This Week

Issue: "Stealth Bible," March 29, 1997

The Papworth principle

"Jesus said love your neighbor. He didn't say love Marks & Spencers." Thus saith John Papworth, a 75-year-old minister in the Church of England, and with that the wrong reverend pronounced for his parishioners a theology of thievery. It's OK, the Rev. Papworth said, to shoplift from large chain stores such as Britain's Marks & Spencers, because they allegedly put small stores out of business, create unemployment, and encourage greed and consumerism. "When you talk about stealing, you can only steal from a person," he explained. "You can only have a moral relationship with a person; you don't have a moral relationship with things. That is a power relationship." Leaving aside that the "neighbor" Jesus spoke of would indeed include the owners and employees of Marks & Spencers--since the assets of that business and the wages it pays belong to persons--Mr. Papworth makes a helpful admission concerning his admonition: "I don't regard it as stealing. I regard it as a badly needed reallocation of economic resources." In other words, what most people regard as common theft, this Christian socialist regards as forcible income redistribution. And because he asserts that Marks & Spencers is exempt from the command to "love your neighbor," Mr. Papworth thus concedes that carrying out this "badly needed reallocation of economic resources" is unloving. It's no more loving to demand the government do it. For those of us on this side of the pond, Mr. Papworth has unwittingly illustrated what's at stake as Congress and the president negotiate the FY 1998 budget.

CIA: Caught In the Act?

The nation's top spy agency revealed a new wrinkle in the White House-Democratic National Committee cash-for-access scandal: CIA Inspector General Frederick Hitz announced March 18 he was looking into reports that someone at the DNC--possibly then-DNC chief Don Fowler himself--prevailed on the agency to vouch for a big-dollar donor with a shady record. White House national-security aides in the summer of 1995 recommended the donor, oil financier Roger Tamraz, be barred from White House meetings where he could press for support for his business venture to build an oil pipeline in Russia. The NSC aides had seen a May 1995 CIA report that contained derogatory information on Mr. Tamraz's international business dealings. But in December, another CIA report to the NSC on Mr. Tamraz did not contain the negative references. A Washington Post story March 20 disclosed that the CIA officer who produced both Tamraz reports left the agency to become a consultant and now performs consulting work for Mr. Tamraz. The Post also reported that, according to White House sources, a caller identified as the DNC's Mr. Fowler called the CIA twice, in October and December 1995, to discuss Mr. Tamraz, who had contributed $76,000 to the party. Mr. Fowler denies calling the CIA or ordering anyone to do so; he does not deny discussing with one of the NSC staffers her objections to Mr. Tamraz. Mr. Fowler denies he exerted "pressure" and maintains he did nothing improper. Mr. Tamraz subsequently attended four White House events. Tamraz story, not "political circus" killed Lake nomination. Despite Clinton CIA nominee Anthony Lake's bitter March 17 withdrawal letter complaining that Republicans on the Senate Intelligence Committee had treated him unfairly, The Wall Street Journal's Tamraz story sealed Mr. Lake's fate, according to committee vice chairman Bob Kerrey (D-Neb.). Mr. Lake headed the NSC at the time Mr. Fowler was discussing Mr. Tamraz with NSC aides. On the morning Mr. Lake withdrew his nomination, he maintained he knew nothing of the Tamraz matter, which raised fresh questions about his ability to handle intelligence information. When he learned the story was about to break, Sen. Kerry met with White House chief of staff Erskine Bowles and said Mr. Lake's lack of knowledge was "potentially a disqualifying action." By the time he met with Mr. Lake, Mr. Kerry said, Mr. Lake had decided to withdraw.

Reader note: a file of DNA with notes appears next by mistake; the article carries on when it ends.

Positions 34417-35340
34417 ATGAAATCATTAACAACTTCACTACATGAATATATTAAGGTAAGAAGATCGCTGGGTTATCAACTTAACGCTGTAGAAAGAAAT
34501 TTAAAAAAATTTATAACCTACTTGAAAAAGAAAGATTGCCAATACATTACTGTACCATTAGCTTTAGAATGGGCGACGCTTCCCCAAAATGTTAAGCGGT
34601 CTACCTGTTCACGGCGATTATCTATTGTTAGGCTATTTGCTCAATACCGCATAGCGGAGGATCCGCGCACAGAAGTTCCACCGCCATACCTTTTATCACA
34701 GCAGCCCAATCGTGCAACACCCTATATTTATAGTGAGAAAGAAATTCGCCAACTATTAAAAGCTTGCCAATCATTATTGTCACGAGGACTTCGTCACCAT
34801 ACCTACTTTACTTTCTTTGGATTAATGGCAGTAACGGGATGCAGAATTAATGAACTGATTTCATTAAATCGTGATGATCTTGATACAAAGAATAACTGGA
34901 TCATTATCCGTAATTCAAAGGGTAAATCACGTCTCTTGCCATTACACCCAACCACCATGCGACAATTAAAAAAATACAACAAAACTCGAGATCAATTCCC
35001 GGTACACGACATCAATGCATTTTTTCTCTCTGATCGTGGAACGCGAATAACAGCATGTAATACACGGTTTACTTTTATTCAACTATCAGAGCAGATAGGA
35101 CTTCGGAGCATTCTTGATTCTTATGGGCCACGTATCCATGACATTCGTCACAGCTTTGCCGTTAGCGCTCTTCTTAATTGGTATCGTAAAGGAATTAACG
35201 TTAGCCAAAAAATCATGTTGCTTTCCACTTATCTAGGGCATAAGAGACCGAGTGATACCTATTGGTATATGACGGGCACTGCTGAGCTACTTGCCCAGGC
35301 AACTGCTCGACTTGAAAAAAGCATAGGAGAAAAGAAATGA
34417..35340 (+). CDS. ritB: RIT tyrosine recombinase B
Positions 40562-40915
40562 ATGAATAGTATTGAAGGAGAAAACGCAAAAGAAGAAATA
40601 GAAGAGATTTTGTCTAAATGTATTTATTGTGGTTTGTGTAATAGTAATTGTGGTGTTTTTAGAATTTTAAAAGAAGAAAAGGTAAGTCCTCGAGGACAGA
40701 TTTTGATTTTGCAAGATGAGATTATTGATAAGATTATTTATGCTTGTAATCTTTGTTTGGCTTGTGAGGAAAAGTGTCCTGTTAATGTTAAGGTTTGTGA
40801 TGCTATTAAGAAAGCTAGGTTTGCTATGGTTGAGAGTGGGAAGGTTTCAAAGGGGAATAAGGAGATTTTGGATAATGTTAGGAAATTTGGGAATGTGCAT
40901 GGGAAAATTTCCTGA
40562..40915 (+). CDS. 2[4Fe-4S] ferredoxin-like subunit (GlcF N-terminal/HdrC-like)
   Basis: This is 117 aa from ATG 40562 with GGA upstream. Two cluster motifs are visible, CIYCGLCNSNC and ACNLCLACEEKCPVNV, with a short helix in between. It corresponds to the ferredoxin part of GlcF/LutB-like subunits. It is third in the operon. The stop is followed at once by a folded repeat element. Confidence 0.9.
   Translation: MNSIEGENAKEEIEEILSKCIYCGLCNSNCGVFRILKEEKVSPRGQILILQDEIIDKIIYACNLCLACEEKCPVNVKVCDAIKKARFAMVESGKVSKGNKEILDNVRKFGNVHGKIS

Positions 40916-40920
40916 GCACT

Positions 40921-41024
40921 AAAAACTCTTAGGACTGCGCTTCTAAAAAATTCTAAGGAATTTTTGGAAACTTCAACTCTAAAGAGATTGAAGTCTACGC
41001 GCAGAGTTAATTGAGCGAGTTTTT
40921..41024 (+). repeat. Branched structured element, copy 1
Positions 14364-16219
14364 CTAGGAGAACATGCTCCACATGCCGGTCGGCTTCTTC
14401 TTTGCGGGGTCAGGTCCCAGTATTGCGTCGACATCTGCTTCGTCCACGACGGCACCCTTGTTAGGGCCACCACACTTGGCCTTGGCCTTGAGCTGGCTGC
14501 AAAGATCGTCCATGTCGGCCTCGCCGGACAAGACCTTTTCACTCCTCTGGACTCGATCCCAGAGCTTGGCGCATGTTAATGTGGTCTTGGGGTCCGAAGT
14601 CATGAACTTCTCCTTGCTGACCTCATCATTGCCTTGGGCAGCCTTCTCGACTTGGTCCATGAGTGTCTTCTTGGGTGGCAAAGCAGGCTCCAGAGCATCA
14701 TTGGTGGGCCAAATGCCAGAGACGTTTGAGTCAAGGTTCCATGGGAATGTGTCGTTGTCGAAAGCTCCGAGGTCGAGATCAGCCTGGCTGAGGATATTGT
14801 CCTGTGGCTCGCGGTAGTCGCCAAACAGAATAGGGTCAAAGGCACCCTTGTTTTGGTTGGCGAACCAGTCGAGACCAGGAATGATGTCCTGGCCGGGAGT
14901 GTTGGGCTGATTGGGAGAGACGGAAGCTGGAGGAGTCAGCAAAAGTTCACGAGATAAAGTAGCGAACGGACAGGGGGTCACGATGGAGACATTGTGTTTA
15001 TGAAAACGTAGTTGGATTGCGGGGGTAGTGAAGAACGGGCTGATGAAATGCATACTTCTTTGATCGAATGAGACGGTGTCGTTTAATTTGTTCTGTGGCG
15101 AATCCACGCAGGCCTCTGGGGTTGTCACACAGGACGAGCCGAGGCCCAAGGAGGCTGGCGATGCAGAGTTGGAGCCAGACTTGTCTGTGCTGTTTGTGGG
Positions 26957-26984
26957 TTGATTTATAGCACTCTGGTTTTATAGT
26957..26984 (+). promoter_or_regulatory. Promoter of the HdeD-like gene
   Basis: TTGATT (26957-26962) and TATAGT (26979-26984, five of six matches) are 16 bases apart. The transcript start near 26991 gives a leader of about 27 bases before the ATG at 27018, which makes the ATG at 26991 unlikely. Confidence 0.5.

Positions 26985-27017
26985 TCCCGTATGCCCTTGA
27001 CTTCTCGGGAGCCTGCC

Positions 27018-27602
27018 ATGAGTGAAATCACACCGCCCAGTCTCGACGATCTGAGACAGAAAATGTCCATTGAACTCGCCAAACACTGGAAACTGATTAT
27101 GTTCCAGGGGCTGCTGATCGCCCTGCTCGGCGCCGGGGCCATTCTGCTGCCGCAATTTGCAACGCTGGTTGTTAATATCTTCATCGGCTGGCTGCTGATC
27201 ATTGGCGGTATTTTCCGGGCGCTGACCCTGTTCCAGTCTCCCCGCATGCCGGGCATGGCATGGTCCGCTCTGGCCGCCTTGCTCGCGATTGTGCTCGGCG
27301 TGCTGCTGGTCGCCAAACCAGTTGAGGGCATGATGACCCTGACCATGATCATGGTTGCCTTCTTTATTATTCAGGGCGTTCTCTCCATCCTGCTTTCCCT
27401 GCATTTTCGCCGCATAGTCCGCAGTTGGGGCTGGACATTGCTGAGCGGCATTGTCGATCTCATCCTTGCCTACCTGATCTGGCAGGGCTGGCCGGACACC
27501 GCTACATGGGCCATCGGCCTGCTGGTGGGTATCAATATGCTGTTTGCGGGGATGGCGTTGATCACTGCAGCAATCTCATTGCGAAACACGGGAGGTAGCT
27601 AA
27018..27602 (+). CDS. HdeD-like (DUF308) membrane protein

Pakistan PAC?

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One day before the House was slated to vote on a funding request for a probe of President Clinton's fundraising practices, the head of the investigating committee suffered an embarrassing disclosure. A former lobbyist for the government of Pakistan complained that he had been "shaken down" by Rep. Dan Burton (R-Ind.) to do campaign fundraising among Pakistani-Americans in 1995. When he failed to deliver, the lobbyist said, Mr. Burton complained to the Pakistani ambassador, who then prevailed upon a top aide to the prime minister to fire off a fax expressing that the episode was "most upsetting." Rep. Burton did not deny the basic facts that he was angry with the lobbyist and that he expressed his anger to the ambassador, but he protested the characterization of a shakedown and suggestions that he backed Pakistani causes in exchange for money. The congressman also noted that the lobbyist, Mark Siegel, is a longtime Democratic activist and that Mr. Siegel's correspondence on the matter was conveniently leaked to The Washington Post by a Democrat on Capitol Hill. On March 20, Mr. Burton's committee's funding suffered a procedural setback, but that had little to do with the Pakistan controversy; a vote against increased funding for all House committees attracted Democrats angry over the Burton probe and conservative Republicans eager to punish Speaker Newt Gingrich for shelving tax cuts. Funding for the Burton probe will be broken out and voted on separately, according to GOP leaders.

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